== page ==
It’s a truism in copywriting circles: if you really want to be successful, you’ve gotta have a niche. “Copywriter” is too general. But “holistic health direct-mail copywriter?” Son, that may be territory you can truly own. Get out there and niche-ify yourself, and watch the business roll in.
But since founding this business in 2007, I’ve resisted this idea. After all, one of the things I truly loved (and still love) about self-employment is that you can do a little bit of everything, as long as you have the skills and experience. For me, this means that as a freelancer I’ve managed and assembled publications while writing everything from executive speeches to taglines, from fundraising materials to radio ads, for organizations ranging from professional societies to local catering companies.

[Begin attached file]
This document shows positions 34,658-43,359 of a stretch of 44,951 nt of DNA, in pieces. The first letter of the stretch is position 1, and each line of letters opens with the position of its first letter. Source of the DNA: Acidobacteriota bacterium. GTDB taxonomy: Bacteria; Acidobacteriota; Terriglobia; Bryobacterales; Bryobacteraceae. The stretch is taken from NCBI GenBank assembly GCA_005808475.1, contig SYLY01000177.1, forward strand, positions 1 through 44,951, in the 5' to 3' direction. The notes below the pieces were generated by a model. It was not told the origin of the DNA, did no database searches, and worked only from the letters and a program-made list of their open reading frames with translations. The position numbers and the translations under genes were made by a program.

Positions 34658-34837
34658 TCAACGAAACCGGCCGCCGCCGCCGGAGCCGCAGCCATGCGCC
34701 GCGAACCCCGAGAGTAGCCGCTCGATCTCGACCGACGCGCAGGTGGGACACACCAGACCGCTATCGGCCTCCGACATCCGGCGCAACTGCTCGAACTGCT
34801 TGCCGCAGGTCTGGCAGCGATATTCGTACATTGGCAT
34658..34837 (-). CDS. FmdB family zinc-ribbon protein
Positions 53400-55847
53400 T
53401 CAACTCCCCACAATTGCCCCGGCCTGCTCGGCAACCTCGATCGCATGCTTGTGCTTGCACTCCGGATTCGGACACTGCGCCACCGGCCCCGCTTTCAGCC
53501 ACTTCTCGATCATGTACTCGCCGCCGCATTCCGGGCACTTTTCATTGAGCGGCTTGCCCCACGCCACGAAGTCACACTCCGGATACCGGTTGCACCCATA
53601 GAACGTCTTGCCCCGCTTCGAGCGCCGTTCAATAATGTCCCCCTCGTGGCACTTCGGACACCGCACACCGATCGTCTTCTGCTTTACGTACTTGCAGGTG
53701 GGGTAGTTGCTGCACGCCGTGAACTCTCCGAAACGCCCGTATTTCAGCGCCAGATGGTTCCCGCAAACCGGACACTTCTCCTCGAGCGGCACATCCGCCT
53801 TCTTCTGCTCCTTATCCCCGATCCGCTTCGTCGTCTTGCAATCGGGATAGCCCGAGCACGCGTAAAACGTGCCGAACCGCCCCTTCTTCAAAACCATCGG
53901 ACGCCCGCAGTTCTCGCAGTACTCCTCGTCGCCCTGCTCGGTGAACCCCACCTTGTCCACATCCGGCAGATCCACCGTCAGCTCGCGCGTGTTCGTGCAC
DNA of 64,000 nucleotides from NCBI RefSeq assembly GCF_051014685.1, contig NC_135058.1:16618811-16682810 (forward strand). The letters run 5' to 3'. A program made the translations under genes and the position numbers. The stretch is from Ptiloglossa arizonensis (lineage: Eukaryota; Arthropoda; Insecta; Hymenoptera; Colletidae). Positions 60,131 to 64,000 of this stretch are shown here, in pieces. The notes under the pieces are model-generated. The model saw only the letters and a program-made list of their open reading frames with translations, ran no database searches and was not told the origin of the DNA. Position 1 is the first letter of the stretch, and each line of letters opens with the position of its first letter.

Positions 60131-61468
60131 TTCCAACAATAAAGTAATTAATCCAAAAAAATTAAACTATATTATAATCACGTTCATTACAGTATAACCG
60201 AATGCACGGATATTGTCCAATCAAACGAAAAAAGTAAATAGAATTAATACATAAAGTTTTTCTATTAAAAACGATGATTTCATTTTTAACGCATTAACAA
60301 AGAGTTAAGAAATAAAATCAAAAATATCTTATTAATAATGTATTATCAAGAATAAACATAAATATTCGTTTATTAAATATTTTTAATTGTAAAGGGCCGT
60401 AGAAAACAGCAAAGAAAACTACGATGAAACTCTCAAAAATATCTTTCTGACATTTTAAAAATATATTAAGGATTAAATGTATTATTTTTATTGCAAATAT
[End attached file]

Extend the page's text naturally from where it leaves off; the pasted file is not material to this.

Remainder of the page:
But since anything you do well leads to more of that thing, over time I’ve found myself carving a few parallel niches just by default — nonprofit/fundraising, consumer product copy/ads, and website/identity/marketing copy for small and mid-size businesses.
I do recognize the wisdom in “niche-ifying” and in carving out unique territory. It narrows down what kinds of clients you need to chase, while establishing yourself as an expert. So while I love the variety of my work, I’m taking my first steps in this direction and acknowledging what my three main businesses and client types truly are.
What do you think? Is picking a “niche” limiting, or freeing? And for those who have defined niches, how have you selected them, and what have been the results?